Res Ipsa Loquitur! Check out photos on public view showing broken sidewalks; broken curbcuts; curbcuts leading to ordinary curbs; cross walks leading to no curbcut; curbcuts with vertical drop-offs; broken crosswalks; sidewalks that end in dirt; “historic brick” sidewalks leading to nowhere; inaccessible downtown public shops; illegally parked cars obstructing elderly trying to reach a (broken) curbcut; shopkeepers obstructing sidewalks with signage or merchandise; elderly; vehicles (even official town vehicles) illegally parked on or obstructing sidewalks; elderly trying to climb “historic” steps to enter historic shops that inexplicably have no hand rails for grabbing; vehicles; plantings overhanging (encroachment) sidewalks, forcing elderly and PWDs into streets; encroachments the Town ignored for a year after complaint; snow removal Town Ordinance(14-6) violations; and more.
    ###

  • JOSEPH LUCIANO

    MILLER PLAYS “PITY CARD” Regarding First Selectman Miller’s claim in the April 9 Valley Gazette story (“Luciano escalates ADA battle in Seymour”) that “. . . if (Luciano) succeeds in stopping us from getting the grant funds, the one business that did make improvements (Zois Pizza Palace) will lose out on $50,000.”
    Readers and commenters should be advised of Town employee Deirdre Caruso’s October 24, 2012 email sent at 3:58pm to me in which she kindly explained that Zois’s owner was going to spend fifty grand to facelift his establishment whether or not he was included in this grant:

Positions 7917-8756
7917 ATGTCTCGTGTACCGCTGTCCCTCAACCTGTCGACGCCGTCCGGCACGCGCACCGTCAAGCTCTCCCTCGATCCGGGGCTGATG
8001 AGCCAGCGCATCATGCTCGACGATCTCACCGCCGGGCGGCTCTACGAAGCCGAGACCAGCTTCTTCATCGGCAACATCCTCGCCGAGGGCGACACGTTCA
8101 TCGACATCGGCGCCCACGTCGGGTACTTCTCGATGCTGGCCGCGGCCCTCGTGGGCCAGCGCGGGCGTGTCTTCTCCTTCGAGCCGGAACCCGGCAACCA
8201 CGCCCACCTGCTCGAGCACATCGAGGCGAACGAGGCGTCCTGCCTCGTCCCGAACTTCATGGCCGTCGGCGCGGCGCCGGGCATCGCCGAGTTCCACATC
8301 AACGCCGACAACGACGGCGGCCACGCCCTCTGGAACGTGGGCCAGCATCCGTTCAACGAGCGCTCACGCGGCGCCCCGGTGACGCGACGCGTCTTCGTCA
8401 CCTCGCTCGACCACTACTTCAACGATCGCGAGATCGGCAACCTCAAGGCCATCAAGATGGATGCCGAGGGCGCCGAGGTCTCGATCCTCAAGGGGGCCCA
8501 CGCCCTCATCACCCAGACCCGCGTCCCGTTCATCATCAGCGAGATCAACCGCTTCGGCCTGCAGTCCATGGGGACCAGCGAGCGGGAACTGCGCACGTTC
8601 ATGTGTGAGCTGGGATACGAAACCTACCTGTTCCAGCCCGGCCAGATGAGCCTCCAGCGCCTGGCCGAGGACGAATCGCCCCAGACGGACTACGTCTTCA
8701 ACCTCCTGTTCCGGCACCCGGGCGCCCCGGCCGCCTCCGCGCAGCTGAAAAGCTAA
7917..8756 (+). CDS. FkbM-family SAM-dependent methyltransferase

“Mr. Luciano, Mr. Tzepos (Zois owner) is well aware of the reimbursement that he may receive IF (her shout) the Town’s application is accepted. There weren’t any other downtown businesses/property owners that had shown an interest in participating in this program. Also, the Department of Public Works had nothing to do with the town’s proposed project or the project at Zois Pizza Palace, which Mr. Tzepos was going to have done whether or not he was included in this program. As to whether or not Mr. Tzepos is complying with ADA Guidelines will be within his project plans, which are separate from the town’s plans. (italics mine)

    Ms. Caruso is Town of Seymour Manager of Operations & Grants. Her email was also sent to Christine Conroy, Fred Messore, and Kurt Miller.

    From: Deirdre Caruso Town of Seymour Manager of Operations & Grants

    To: Joseph Luciano; “zoispizza@att.net”
    Cc: Christine Conroy ; Fred Messore ; Kurt Miller
    Sent: Wednesday, October 24, 2012 3:58 PM
    Subject: RE: Main Street Investment Fund

    - Joseph A. Luciano, April 14, 2013

  • JOSEPH LUCIANO

    MAIN STREET INVESTMENT FUND Wrong for Seymour’s Downtown
    To “B” and all others whose vocabulary skills and cognitive power limit them to insults rather than logical civil discussion: the “face-lifting” MAIN STREET INVESTMENT FUND is wrong for Seymour’s downtown and all other poorly livable communities 23 years after ADA’s enactment.
    It “enables” only people with abilities to “stroll” downtown boutiques and other shops to window-shop and buy.